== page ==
Freediving Lingo¬†are the terms and phrases commonly used by freedivers, which can seem confusing to those that are not familiar. This program focuses on freediving lingo and Erin explains those terms and phrases so you can understand.
Blackouts can be caused by many different factors in freediving, whether you ran out of oxygen or if you breathed the wrong way and it decreased blood flow to your brain. There are numerous different reasons one may have experienced a blackout, but regardless the outcome is the same. And simply a blackout means there is a cessation of breathing.
If you are holding your breath during freediving, you are undergoing apnea, temporary cessation of breathing.
Pool disciplines include static apnea, holding your breath for time, dynamic apnea with fins, which means swimming in the pool on one breath for distance with fins and dynamic apnea without fins, which is swimming in the pool on one breath for distance without the assistance of fins.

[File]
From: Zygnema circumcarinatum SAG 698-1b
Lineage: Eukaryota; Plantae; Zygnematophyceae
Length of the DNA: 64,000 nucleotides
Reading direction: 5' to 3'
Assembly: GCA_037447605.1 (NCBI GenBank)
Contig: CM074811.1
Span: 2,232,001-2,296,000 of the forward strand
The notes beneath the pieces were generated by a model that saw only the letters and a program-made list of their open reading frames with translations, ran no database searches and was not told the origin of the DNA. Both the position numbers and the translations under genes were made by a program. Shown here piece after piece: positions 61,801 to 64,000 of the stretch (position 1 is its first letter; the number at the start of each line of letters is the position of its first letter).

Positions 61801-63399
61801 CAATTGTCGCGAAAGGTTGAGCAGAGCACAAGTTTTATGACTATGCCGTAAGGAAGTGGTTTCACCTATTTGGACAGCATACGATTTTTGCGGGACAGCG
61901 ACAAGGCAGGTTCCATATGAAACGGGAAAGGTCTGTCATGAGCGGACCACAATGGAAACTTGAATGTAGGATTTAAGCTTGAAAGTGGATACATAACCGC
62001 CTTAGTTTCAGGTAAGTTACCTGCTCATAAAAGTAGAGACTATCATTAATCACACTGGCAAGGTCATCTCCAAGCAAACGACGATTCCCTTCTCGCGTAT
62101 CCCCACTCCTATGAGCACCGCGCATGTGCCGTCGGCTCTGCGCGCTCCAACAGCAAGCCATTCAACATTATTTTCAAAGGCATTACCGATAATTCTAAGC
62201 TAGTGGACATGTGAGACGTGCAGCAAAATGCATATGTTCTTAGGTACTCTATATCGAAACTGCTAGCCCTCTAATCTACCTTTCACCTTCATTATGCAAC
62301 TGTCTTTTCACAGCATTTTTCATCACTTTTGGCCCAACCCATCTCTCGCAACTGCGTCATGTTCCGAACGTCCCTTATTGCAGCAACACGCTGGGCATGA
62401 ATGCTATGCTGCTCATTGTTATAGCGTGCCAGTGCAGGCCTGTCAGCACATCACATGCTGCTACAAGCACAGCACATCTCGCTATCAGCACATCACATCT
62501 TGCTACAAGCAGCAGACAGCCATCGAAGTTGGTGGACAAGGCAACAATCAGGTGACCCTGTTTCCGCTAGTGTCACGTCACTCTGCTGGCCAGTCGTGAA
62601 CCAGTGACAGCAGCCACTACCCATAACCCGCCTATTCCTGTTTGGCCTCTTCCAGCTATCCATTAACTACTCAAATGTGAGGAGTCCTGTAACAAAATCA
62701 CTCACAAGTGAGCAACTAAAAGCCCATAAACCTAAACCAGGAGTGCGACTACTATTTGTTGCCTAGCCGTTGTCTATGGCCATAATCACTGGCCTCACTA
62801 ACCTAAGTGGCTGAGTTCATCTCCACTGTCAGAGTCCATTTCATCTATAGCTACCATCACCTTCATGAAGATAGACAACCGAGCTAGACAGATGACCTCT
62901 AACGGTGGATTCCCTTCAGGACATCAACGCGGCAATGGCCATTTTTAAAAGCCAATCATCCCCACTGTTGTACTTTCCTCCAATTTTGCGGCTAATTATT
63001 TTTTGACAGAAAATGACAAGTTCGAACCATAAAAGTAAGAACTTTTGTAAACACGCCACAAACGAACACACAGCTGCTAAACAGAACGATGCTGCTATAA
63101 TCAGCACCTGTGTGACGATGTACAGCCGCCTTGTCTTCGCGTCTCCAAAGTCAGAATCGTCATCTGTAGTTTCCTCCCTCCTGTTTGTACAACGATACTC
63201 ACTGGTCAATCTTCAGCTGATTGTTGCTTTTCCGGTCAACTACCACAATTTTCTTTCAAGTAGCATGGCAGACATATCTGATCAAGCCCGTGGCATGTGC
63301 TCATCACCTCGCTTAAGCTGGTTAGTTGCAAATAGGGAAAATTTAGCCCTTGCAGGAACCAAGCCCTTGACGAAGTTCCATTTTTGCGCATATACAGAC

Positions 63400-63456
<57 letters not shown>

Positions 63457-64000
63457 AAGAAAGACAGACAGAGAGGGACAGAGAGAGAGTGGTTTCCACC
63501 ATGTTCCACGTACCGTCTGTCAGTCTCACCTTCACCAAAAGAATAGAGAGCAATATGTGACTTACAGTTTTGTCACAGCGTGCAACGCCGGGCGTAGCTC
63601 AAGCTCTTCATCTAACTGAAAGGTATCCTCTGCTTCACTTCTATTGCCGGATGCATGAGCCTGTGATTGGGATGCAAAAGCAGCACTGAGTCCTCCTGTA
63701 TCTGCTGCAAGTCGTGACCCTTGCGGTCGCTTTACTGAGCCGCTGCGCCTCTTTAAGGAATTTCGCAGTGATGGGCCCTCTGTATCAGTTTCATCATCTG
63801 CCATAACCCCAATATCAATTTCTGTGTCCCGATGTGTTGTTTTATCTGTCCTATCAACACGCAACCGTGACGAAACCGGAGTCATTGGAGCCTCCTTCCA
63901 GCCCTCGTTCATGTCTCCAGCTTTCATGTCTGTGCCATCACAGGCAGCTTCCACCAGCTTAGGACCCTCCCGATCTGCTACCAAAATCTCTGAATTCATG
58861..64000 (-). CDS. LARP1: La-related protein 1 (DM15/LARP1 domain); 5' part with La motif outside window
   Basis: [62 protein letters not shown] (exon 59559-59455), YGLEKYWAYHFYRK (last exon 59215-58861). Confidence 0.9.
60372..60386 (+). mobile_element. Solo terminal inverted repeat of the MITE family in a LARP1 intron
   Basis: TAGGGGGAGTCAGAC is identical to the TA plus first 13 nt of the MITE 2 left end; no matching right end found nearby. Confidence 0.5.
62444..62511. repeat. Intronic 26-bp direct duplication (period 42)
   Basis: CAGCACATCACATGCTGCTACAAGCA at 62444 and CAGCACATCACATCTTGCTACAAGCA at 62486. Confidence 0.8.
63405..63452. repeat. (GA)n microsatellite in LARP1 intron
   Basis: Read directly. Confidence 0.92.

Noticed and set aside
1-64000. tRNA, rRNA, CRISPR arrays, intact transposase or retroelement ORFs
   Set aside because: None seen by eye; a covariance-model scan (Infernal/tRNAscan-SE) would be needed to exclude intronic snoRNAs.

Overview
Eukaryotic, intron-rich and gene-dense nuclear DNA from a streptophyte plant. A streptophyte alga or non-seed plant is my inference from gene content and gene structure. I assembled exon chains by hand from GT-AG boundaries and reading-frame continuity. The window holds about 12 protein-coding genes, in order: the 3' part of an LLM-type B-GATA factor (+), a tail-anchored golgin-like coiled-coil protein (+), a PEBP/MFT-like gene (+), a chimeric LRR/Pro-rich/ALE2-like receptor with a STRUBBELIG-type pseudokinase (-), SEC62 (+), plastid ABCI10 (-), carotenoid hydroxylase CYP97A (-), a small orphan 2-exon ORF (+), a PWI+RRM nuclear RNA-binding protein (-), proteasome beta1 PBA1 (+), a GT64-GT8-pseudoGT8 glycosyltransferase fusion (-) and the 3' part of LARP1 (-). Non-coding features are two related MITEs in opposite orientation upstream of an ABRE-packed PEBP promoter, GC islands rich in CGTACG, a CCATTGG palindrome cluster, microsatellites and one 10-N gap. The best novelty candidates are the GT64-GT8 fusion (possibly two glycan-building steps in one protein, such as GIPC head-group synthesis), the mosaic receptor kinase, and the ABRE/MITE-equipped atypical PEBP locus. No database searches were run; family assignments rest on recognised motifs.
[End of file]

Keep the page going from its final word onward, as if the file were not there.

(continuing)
There are also the self-powered disciplines. Constant Ballast or Weight with fins, which is when the diver goes for a depth with a constant weight with the use of fins. There is Constant Ballast or Weight with no fins, when you are going for depth with constant weight and no fin assistance. Free Immersion is when you are using a line to pull yourself down to depth.
No Limits is a discipline when one uses a weighted sled to take them down to depth and a lift bag to get back up to the surface or Variable Ballast, when you use a weight to get down and you make a buoyant descent with either kicking or pulling yourself up with a line.
A barotrauma is a pressure-related trauma or injury. You can damage your ears during a dive, which is one form of barotrauma or you can have a sinus squeeze or blockage, which is also considered a barotauma. Others included are a chest squeeze, trachea squeeze, and intestinal squeezes.
A sled is just a device that divers use for No Limits or during Variable Ballast to get down to depth. It is merely a platform for the diver to hold on to that control their position in the water. They add weight to the sled in order to get them down to depth.